6.Sticky verses non-sticky rails. This is one item that comes down to personal preference. I have come to like the EZ non-sticky rails better because it is easier to position the rails on a pencil mark. When using the cabinet maker or repeaters there is no need to clamp. The EZ is faster and easier to position plus it is more accurate with exact repeatability. Sticky strips are also an option for the EZ to.
7.Festools angle unit is a joke. It would not hold an angle and also was to small. The EZ square has been great. There is no comparison between the two especially combined with the repeater. The setup is called the Cabinet Maker and it is a great system. You may say that the Festool unit has an advantage because it has the ability to do angles. After owning it for almost two years I had never used it at any angle, only as a square. But like I said it was not reliable because it was not built strong enough to hold any angle or even to remain square. There were several threads on how to fix the square. One suggestion was to make it a fixed square, rendering the angle ability useless.
8.The EZ has the ability to cut from either side of the rail with two anti chip edges.
9.I like the ability to use any saw on the rail. If something were to happen to the Festool saw I would have been out of luck. With the EZ I could use any saw this adds versatility and flexibility for example I use 7 , 8 , and 10 inch saws depending on the job at hand. Then there is also the issue of blades. With Festool they are an odd size and have to be bought by mail order. Festools blades are also very expensive. I do not like using $50 blades to cut up OSB or MDF. With the EZ you can use any blade in any price range that you choose and even more important they are available locally. Local availability means no interruptions in your work.
10.This one point I do have to give Festool. It is very nice to have a saw that is built from the ground up for the guide rail. Hopefully it will not be to long before one of the major manufacturers makes an EZ saw.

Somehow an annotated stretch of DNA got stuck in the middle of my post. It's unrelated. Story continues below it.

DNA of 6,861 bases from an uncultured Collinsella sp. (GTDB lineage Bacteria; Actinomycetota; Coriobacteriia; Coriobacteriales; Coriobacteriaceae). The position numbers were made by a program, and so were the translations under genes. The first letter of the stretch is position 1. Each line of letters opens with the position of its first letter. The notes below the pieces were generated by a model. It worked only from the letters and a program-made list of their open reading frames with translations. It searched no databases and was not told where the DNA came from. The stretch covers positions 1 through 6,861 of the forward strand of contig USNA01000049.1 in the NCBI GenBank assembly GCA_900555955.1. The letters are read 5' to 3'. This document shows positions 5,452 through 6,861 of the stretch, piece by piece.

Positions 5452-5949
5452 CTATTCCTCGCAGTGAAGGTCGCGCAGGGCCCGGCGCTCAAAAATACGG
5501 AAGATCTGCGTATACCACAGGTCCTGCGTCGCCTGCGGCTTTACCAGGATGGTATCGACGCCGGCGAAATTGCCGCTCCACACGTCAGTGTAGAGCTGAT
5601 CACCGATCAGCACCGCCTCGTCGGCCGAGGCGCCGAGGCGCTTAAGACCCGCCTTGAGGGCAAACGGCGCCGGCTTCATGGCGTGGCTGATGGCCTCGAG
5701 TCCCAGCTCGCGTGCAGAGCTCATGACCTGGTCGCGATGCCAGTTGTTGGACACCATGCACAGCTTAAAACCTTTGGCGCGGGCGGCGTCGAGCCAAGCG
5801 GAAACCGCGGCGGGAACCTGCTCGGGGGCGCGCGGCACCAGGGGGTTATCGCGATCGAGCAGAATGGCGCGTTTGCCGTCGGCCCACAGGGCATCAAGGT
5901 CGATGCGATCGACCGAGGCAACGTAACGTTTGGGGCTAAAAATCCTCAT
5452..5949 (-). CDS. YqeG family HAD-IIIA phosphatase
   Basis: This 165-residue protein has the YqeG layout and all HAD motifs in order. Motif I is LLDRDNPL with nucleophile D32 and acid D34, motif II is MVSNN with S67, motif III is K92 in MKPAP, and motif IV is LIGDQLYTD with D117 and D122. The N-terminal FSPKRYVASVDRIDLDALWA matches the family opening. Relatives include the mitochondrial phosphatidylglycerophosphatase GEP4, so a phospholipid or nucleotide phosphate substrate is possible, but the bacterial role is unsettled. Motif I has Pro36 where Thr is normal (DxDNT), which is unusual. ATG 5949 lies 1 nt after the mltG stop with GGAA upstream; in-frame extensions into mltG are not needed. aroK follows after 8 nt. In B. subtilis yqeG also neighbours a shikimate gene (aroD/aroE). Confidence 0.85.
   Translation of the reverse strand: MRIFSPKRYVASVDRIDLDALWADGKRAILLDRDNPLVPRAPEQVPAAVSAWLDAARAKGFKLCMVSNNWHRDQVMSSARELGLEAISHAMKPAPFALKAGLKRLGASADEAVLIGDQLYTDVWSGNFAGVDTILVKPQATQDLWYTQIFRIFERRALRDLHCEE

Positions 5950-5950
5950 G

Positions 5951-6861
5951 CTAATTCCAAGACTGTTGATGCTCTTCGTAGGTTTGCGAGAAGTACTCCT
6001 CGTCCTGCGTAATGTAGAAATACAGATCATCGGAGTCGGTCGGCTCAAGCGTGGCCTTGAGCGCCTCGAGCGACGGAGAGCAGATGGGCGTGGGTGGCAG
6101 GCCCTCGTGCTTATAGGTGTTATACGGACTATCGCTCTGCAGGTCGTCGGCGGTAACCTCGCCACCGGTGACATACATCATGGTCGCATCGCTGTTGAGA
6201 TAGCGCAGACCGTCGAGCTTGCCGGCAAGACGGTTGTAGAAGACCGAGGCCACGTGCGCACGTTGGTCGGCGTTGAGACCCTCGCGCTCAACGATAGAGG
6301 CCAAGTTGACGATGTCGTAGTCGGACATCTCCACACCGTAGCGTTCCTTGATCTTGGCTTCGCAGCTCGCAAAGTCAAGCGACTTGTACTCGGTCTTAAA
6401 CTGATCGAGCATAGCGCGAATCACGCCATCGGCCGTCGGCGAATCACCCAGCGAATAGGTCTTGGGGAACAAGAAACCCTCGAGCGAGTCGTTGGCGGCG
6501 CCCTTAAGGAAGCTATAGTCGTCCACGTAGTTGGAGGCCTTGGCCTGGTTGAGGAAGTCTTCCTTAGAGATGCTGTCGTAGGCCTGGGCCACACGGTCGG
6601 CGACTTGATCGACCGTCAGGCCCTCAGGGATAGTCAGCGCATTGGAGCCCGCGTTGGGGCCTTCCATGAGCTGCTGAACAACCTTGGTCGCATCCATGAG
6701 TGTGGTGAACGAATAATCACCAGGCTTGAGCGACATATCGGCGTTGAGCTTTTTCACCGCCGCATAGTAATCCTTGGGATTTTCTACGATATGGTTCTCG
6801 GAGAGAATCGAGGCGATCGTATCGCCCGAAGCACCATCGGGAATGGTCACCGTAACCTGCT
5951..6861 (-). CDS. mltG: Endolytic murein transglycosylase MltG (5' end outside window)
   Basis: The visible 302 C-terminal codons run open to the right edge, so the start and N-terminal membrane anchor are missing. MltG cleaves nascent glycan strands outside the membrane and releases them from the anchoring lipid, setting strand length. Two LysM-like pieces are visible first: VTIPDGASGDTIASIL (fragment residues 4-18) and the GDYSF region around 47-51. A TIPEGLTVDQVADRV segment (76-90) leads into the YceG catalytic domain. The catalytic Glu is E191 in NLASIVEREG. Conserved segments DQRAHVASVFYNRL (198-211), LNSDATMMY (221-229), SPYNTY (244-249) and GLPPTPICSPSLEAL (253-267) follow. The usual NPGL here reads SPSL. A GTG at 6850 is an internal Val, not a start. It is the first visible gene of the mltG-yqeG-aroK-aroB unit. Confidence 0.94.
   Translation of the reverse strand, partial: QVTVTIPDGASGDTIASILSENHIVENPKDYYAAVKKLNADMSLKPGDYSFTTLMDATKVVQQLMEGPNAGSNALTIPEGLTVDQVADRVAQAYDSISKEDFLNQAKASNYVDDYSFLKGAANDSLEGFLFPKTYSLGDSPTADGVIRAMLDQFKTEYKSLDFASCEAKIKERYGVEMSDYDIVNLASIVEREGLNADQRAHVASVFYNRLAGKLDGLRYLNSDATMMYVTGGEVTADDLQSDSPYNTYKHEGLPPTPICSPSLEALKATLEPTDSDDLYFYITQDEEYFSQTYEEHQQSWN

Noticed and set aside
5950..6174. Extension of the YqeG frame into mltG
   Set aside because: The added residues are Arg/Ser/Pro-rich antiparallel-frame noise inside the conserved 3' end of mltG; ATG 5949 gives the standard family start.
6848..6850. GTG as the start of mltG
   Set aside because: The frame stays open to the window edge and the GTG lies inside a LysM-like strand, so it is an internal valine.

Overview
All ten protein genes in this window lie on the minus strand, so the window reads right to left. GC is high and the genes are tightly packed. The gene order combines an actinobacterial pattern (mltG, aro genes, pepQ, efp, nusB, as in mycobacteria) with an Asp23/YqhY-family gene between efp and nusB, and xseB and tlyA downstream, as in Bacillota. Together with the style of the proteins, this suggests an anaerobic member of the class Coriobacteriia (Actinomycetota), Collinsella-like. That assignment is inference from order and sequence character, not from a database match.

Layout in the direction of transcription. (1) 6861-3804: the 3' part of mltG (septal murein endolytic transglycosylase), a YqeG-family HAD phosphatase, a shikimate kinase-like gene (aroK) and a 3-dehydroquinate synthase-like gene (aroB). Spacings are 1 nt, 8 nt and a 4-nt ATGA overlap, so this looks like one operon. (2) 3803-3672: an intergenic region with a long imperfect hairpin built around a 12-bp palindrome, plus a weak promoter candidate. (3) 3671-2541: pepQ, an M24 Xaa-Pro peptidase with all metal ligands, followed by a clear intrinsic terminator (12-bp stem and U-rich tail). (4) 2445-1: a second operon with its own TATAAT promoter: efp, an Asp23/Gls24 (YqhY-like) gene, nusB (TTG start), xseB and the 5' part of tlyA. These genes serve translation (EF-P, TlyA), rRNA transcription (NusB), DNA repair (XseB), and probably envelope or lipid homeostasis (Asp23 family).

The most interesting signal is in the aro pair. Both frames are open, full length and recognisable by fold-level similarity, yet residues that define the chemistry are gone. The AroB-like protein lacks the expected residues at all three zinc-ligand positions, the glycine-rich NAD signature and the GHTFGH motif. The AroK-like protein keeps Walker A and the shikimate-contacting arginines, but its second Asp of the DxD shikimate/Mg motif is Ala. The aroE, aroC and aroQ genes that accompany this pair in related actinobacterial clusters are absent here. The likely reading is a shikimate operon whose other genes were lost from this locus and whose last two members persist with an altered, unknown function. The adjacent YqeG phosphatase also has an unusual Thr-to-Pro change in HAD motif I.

Over all there in no contest. The EZ is a much better tool, is far more flexible, and as a result is a better value. One of the things I like is that Dino encourages the buyers of his tools to be creative in finding solutions to problems instead of buying more and more expensive tools.
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Old 09-15-2009, 05:02 PM
Burt Burt is offline
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Join Date: Jun 2008
Location: Sumter, SC
Posts: 3,667


First welcome to the EZ forum. Second thanks for an excellent post. It is refreshing to hear an experienced user of both systems give an objective opinion of the two systems.

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Old 09-15-2009, 05:49 PM
Randal Stevenson Randal Stevenson is offline
Join Date: Aug 2009
Location: Home of Harry Truman.
Posts: 1,224

Flexible rails could be a good thing if your cutting on the lathe.

I understand wood moves, but why would you want wood and rails to move/flex? Seems like a way to pinch a blade to me, and tablesaw theory says that isn't a good thing.
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Old 09-15-2009, 05:55 PM
Joseph N. Myers Joseph N. Myers is offline
Join Date: Aug 2009
Location: Warminster, PA, 10 miles NE of Phila
Posts: 27


I too welcome you to the forum! And I second everything that Burt said!

Regards, Joe